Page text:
“Don’t use words too big for the subject. Don’t say infinitely when you mean very; otherwise you’ll have no word left when you want to talk about something really infinite.” – C.S. Lewis
A small tidbit about our family; the guy cousins were highly scrutinizing of our aunts’choice of spouses when we were younger. You wouldn’t even earn the title “uncle”until we deemed it appropriate. From pranks to insults (creative as pre-teens can be) we dished it all. So when we realized one of them was a career student, a super nerd, and the heaviest item he picked up was a book . . . it was on.
One day in our early teens we were accusing him of
using ostentatious words in his talks (and playing scrabble). In true sardonic form we mocked his nerdiness by saying “you only use big words to make people think you are smart.” His response was very charitable and rings in my ears to this day; “Words”, he started, “words have specific meaning and you have to use the correct word to communicate what you want others to receive. It’s not about being smart, it’s about helping others hear what you really mean when you speak.”
Hop forward a few years and you’ll find the reality of language has shaped my life more than many other realities. So let’s look at the inverse. The reason for this post is the fascinating trend in the English language for persons to formulate a new word or phrase that has no meaning but vanity or humor. A few examples from urban dictionary:
- On fleek – meaning something that is just PERFECT.
- Bae – Before anyone else. Likely referring to your significant other.
- Can’t even – when something happens that you can’t even handle it.
- Ratchet – something that is poor in taste or not classy.
- Swerve – denying, rejecting and non-subtly dodging a request.
- And the oh so famous YAAAS – an enthusiastic ‘yes’ however the amount of As in the middle determine your level of excitement.
Why are we seeking language that says something without actually saying what we mean? Why has texting surpassed the desire to hear someone’s voice? Why has the urban dictionary been recently gaining preference over Webster’s dictionary?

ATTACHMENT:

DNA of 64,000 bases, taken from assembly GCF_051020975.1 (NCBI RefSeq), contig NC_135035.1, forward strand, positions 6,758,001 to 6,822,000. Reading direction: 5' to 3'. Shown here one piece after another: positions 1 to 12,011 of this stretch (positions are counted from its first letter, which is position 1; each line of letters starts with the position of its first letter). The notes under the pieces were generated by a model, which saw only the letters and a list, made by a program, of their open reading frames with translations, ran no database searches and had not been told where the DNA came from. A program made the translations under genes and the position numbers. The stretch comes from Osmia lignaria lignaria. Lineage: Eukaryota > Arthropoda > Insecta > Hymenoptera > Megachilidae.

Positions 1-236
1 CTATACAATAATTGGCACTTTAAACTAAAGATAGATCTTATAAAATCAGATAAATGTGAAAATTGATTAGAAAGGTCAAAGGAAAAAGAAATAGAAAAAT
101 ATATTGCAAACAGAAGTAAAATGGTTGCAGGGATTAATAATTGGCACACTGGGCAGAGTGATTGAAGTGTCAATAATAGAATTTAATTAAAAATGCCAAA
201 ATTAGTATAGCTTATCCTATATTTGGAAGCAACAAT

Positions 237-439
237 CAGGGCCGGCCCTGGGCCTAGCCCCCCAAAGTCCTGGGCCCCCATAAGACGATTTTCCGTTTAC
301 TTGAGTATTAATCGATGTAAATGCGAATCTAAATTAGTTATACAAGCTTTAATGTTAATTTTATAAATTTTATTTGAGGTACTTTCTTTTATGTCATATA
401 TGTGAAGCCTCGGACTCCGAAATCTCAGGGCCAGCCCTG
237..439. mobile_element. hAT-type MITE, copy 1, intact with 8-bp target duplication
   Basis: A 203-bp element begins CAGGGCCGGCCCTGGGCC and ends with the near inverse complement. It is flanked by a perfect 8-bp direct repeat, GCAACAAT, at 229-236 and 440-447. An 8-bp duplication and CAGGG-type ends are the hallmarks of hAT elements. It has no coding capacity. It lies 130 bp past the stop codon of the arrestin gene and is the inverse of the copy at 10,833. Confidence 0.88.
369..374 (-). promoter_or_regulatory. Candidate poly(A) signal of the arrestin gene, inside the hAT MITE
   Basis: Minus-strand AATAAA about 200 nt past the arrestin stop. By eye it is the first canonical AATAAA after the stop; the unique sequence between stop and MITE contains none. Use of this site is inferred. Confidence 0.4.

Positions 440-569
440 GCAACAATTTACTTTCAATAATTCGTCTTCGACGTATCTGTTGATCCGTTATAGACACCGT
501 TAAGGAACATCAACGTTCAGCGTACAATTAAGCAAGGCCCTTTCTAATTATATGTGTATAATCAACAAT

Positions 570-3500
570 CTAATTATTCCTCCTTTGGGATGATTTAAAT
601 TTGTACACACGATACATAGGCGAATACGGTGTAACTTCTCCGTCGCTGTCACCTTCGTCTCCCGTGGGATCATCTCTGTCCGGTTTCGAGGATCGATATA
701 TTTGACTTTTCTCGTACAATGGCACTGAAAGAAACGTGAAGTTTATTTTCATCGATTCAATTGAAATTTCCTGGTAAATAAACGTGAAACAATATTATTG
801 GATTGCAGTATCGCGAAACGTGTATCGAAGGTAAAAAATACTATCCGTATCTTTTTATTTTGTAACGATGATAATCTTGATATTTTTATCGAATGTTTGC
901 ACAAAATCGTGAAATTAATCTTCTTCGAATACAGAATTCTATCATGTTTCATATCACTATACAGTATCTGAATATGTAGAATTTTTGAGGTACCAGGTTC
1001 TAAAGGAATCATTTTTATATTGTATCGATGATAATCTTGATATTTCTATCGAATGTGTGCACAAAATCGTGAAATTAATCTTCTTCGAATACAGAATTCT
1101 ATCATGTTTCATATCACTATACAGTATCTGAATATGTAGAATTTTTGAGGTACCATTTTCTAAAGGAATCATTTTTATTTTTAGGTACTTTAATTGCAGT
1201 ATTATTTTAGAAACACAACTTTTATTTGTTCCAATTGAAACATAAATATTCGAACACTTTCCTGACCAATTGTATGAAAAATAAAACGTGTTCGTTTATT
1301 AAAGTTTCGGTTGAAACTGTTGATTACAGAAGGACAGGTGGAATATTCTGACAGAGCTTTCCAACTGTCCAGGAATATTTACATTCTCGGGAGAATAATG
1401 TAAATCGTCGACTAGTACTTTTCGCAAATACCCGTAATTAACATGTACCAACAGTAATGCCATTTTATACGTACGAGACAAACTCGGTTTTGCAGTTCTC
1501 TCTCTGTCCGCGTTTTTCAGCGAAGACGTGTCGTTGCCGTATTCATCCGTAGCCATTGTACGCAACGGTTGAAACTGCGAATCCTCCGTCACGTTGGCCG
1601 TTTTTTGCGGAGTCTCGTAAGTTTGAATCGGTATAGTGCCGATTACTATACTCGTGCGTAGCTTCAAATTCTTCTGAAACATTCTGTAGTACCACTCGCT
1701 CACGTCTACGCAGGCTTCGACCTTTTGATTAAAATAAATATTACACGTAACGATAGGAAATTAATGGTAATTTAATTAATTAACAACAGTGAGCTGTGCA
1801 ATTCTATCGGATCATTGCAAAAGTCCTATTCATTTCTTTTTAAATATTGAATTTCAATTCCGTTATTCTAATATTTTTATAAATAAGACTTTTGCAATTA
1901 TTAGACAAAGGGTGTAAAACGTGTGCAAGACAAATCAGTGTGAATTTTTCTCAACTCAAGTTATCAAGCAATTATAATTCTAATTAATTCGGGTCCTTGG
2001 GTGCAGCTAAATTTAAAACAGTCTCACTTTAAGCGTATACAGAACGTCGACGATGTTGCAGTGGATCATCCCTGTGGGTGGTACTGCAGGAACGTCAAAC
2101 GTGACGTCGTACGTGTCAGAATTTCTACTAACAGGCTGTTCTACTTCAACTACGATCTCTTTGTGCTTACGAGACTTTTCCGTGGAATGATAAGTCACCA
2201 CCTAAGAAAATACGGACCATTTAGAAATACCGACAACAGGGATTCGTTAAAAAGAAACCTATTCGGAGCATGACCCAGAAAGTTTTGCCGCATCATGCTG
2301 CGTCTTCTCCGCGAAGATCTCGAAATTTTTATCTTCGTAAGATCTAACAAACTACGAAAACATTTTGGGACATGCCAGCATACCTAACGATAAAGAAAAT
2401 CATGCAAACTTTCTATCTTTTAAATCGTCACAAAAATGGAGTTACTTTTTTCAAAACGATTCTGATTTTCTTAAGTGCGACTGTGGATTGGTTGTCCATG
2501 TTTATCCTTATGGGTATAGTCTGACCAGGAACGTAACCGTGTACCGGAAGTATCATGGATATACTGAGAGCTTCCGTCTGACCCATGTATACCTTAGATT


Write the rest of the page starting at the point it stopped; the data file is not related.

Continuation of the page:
Quite frankly it’s because we are trying to swerve intimacy . . . . Echoing our first parent’s experience of shame, we are now afraid of people looking at us. Language has taken a character of not communicating what we truly desire to he heard, but instead points focus to the humor of the anti-words that have been formed.
And even though languages may evolve with the generations, there is one language that will never change.
“According to the prophetic texts, the human body speaks a ‘language’ of which it is not the author. Its author is man who, as male or female, as bridegroom or bride, correctly rereads the meaning of this ‘language.’”. . . . . “By the words of the new spouses, the ‘language of the body,’ reread in truth of its spousal meaning, constitutes the union-communion of persons.” TOB 105:2-3
One of the things that Bill Donaghy shared in our TOB 1 course was the meaning of sarcasm. The etymology literally means to separate flesh and instead of using the occasional sardonic (mocking) remark, we as persons have become a society of sarcasm . . . separation . . . ambiguity . . . anti-intimate.
This has become true in our spoken and unspoken language. In my experience I’ve learned that a lot of problems are the effect of either too little or miscommunication. We’ve become a people that function without intentions. This is true in business, politics, and most importantly . . . relationships.
“You can say that you always were honest, and your words were clear from the start. But it’s more than just words that got spoken . . . there was language of the heart . . . but you’re speaking an unspoken language I thought that you knew.” David Wilcox, Language of the Heart
This is one of my favorite themes in our Beloved Pope Saint’s writings, especially because the “Language of the Body” is the remedy for all of our aches and pains. The language of the body is the language of love. Making a gift of yourself for the good of another is the medicine to heal the wounds of sarcasm and separation we’ve all experienced.
Now I’m not advocating that you cease all joking or picking at your friends. But what I am advocating is we all need to do a better job of communicating in all conversations, verbal and non-verbal. Simple analogy, but if you didn’t know a country’s language and decided to live there, would you be able to communicate effectively? Most likely not. With this in mind, we need to be intentional about learning to speak the language of our bodies in truth.
Instead of using anti-words in jest when communicating serious realities, we need to re-learn the language of the true Word. God made man. Word made flesh. The language of “this is my body given for you.”
If we take the advice of the wise John Mayer and “say what you need to say”, we can continue on our journey to the promised land where there, and only there, will our communication be . . . on fleek . . .